When you’re a business owner, planning for the future and providing financial security to your family can become a bit complex. But nobody said it would be easy, right? You need to do a lot of things on your own, including finding insurance to ensure your loved ones have peace of mind and receive their fair share of the business if anything would happen to you.
Sadly, only about one in three small businesses have life insurance on their owners.1 If you’re one of those who don’t, I’m guessing the subject has at least crossed your mind.
The Basics of Buy-Sell Life Insurance
Buy-sell is one of the four main types of business life insurance (available as both term life and permanent life insurance) that can help protect your family if the unthinkable happens to you. Administered through an attorney, a buy-sell agreement defines what should happen to a business after an owner or partner dies.
While some businesses stay in the family after the death of a business owner, not all families want to remain in a business after the owner has died. For companies with multiple partners, a buy-sell life insurance policy arranges for remaining owners to buy out a deceased partner’s stake in the business. It helps ensure the continuity of a business and enables a deceased owner’s family to receive equity without continuing on as owners.
With buy-sell life insurance, all owners/partners pay the premiums. If a partner dies, the policy provides a death benefit to the remaining partners.
Insurance companies typically determine the amount of a buy-sell policy by looking at the Fair Market Value of a business. To decide how much coverage each owner should have, they consider the ownership percentage of each partner. Both the company’s buy-sell agreement drawn up by its attorney and the business’s financial statements help insurance companies determine the details of the buy-sell life insurance policy.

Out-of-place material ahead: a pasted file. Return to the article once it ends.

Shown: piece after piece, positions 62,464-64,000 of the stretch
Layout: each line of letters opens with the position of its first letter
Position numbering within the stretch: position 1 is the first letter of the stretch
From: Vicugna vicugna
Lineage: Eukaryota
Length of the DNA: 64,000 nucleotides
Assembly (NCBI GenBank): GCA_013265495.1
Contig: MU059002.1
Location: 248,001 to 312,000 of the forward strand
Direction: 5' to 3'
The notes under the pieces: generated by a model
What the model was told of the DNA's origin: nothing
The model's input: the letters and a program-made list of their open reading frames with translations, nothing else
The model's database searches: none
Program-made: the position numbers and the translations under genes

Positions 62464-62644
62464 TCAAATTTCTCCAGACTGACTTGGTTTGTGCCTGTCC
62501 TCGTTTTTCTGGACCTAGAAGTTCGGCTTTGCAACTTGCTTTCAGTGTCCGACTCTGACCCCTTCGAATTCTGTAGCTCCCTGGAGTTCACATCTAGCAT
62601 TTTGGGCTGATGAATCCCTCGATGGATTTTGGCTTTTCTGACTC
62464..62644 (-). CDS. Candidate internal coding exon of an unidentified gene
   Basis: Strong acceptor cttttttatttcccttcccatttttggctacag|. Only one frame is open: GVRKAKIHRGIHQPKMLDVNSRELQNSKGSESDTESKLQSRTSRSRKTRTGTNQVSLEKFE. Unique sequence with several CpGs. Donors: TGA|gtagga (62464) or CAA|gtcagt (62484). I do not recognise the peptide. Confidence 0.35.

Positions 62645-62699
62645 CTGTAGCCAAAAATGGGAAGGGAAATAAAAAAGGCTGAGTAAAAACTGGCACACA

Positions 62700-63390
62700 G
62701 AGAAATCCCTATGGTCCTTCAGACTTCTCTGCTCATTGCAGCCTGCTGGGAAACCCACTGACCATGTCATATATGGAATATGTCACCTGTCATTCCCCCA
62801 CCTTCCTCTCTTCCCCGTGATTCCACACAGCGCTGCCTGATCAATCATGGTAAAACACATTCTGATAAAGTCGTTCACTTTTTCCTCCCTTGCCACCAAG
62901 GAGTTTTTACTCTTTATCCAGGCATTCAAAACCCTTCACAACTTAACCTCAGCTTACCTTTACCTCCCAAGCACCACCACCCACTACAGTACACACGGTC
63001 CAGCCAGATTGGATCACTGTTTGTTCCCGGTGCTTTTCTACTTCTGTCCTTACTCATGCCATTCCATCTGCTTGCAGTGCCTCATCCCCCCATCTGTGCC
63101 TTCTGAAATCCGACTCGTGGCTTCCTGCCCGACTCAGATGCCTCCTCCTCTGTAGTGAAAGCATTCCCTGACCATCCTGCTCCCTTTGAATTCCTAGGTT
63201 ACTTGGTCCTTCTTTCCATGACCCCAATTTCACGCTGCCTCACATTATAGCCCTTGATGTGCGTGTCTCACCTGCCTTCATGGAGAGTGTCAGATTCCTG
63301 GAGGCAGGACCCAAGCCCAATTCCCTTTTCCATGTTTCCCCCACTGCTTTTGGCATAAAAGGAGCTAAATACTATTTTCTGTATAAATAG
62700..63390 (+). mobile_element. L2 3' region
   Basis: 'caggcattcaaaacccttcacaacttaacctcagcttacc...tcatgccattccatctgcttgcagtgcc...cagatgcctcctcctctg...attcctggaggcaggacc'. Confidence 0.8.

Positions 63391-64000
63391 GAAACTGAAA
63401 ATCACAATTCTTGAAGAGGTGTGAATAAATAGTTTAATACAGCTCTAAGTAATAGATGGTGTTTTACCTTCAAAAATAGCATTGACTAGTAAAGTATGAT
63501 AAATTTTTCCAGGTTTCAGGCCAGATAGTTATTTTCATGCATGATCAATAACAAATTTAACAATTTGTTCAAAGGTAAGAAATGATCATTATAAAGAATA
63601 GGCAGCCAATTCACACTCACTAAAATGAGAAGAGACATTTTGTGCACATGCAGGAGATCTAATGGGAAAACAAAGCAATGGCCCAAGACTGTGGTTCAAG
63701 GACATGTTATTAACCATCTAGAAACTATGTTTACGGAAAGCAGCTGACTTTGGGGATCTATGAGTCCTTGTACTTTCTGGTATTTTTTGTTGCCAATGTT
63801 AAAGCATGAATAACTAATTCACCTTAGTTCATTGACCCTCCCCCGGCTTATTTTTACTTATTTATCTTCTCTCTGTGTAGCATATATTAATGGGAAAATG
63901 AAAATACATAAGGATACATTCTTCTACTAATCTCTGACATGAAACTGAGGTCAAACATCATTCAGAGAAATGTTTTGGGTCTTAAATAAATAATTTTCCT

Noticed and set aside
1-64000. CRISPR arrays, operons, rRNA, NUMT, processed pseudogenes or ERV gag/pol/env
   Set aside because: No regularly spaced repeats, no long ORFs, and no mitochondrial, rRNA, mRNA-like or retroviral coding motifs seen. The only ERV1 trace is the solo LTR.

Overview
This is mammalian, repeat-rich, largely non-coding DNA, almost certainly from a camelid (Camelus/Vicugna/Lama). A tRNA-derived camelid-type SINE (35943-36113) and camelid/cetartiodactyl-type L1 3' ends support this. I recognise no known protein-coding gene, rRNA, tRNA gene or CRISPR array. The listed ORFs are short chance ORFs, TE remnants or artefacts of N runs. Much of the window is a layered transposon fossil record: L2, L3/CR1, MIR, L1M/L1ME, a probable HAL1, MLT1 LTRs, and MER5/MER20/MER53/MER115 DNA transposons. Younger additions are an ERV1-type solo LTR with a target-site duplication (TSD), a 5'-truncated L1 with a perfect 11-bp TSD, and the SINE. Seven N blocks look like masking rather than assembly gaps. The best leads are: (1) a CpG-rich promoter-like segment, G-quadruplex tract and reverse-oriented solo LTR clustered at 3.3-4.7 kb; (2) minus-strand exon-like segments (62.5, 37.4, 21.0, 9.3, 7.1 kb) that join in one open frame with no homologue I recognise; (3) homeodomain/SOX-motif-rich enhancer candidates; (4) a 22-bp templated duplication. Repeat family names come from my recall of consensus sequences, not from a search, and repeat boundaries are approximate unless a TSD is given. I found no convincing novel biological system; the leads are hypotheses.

Buy-Sell Life Insurance Policies: Not One-Size-Fits-All
Buy-sell arrangements come in a variety of flavors because every business has unique needs. Businesses of all sizes—sole proprietorships, partnerships, and even corporations—can benefit from having a buy-sell arrangement in place.
Here’s a quick summary of a few types of buy-sell agreements funded by life insurance:
No-Sell Buy-Sell Agreements – This arrangement sees that management of the company goes to the surviving owners while also ensuring the deceased owner’s family or estate benefits from the appreciation in the business’s value in the future.
Entity Purchase Agreements – With this agreement, the business will buy the deceased owner’s interests. The business is the applicant, owner, and beneficiary for the life insurance policy on the owners.
Cross Purchase Agreements – In this arrangement, surviving owners agree to purchase a deceased owner’s interest in the business. Each business owner is applicant, owner, and beneficiary for insurance policies on the other business owners.
Wait-And-See Buy-Sell Agreements – These flexible agreements allow business owners to wait until a death occurs to decide whether the owners or the business should buy the business interest. These policies can be applied for, owned, and paid for by the business, the owners, or both.
If it seems like that’s a lot to think about, it is! And we’ve covered just the tip of the iceberg here. Each form of buy-sell agreement has its advantages and disadvantages to consider. As you think about which type will best protect your family and your business, talk with a qualified attorney and life insurance professional for their inputs and advice.
1According to LIMRA’s Small Business Ownership Study in 2008